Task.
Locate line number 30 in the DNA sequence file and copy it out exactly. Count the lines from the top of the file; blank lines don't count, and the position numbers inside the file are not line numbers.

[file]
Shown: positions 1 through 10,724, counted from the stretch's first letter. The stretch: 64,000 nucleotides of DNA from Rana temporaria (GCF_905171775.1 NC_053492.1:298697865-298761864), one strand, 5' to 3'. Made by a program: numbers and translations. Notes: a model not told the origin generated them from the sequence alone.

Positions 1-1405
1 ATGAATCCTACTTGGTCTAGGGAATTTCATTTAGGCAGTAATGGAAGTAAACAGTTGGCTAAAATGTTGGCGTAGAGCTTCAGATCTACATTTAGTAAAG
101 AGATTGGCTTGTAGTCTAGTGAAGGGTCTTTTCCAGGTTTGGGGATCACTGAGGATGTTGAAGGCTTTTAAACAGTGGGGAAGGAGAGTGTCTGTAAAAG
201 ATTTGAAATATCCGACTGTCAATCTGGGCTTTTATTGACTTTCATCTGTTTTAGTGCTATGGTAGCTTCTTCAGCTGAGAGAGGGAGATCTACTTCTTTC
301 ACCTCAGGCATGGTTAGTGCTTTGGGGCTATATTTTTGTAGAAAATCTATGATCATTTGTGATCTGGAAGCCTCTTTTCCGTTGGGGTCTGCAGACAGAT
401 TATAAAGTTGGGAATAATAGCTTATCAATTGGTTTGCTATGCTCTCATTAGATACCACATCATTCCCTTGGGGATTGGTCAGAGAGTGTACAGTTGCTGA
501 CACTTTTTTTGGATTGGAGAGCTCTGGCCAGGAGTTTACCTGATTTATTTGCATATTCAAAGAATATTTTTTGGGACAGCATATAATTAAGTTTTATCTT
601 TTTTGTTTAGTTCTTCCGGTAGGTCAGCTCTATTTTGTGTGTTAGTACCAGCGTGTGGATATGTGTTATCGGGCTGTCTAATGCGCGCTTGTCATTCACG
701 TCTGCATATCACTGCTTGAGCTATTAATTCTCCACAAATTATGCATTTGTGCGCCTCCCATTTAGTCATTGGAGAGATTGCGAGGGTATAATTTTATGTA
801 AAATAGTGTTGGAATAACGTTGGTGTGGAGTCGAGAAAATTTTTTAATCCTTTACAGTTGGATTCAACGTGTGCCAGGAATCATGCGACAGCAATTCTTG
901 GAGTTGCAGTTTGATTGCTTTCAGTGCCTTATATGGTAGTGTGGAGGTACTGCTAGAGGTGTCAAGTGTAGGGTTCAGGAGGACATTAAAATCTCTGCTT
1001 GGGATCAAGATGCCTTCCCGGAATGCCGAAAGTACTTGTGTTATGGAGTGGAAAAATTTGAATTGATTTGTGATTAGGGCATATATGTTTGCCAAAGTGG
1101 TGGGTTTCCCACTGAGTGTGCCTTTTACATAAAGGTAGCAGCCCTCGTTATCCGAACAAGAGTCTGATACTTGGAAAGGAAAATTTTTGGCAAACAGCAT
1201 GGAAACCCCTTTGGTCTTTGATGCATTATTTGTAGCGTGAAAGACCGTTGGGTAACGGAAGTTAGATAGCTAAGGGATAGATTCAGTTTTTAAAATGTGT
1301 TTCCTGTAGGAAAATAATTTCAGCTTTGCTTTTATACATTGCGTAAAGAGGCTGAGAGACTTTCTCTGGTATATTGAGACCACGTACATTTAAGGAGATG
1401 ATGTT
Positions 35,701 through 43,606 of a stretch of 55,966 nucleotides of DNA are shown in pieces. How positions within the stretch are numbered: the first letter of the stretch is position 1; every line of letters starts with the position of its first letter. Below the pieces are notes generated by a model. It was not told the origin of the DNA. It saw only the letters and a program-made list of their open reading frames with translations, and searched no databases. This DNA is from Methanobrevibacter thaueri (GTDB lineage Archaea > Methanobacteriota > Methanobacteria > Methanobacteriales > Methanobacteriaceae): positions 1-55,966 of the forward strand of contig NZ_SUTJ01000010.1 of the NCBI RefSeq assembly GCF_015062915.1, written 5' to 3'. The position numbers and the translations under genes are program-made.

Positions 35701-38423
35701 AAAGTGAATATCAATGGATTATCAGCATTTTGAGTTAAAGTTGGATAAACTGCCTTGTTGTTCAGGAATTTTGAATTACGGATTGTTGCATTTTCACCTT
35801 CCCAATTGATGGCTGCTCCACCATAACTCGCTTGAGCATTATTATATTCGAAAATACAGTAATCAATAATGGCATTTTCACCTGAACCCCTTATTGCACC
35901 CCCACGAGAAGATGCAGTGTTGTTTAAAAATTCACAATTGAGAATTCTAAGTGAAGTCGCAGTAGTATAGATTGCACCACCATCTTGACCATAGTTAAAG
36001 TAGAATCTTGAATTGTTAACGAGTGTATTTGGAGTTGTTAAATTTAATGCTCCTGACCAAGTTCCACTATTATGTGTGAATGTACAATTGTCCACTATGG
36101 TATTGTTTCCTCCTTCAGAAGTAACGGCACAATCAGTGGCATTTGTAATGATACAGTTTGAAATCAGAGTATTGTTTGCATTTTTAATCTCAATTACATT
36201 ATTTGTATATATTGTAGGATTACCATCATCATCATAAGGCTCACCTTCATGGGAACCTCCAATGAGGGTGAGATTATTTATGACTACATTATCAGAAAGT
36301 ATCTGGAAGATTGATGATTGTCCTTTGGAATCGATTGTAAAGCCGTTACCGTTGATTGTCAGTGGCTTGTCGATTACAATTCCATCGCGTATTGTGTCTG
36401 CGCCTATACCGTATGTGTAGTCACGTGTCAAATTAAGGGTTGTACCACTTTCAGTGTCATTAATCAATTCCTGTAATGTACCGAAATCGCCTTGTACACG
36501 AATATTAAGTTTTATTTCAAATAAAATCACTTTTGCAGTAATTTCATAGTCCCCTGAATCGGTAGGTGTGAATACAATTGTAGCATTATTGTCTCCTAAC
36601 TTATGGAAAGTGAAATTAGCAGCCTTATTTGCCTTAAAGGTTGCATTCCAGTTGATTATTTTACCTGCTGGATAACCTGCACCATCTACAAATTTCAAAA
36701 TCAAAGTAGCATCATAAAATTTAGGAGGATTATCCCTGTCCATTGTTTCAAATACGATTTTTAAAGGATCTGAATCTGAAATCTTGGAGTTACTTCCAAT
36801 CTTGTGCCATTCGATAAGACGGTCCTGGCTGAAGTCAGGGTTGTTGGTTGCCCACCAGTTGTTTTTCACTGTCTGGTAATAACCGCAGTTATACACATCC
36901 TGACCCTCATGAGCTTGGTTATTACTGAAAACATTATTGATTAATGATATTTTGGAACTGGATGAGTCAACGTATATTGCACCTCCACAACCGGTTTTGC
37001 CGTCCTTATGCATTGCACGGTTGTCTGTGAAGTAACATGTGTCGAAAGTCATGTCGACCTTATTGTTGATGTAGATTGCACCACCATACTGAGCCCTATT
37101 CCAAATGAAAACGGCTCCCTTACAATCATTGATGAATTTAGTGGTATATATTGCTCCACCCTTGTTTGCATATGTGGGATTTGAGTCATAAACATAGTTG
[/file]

36701 TCAAAGTAGCATCATAAAATTTAGGAGGATTATCCCTGTCCATTGTTTCAAATACGATTTTTAAAGGATCTGAATCTGAAATCTTGGAGTTACTTCCAAT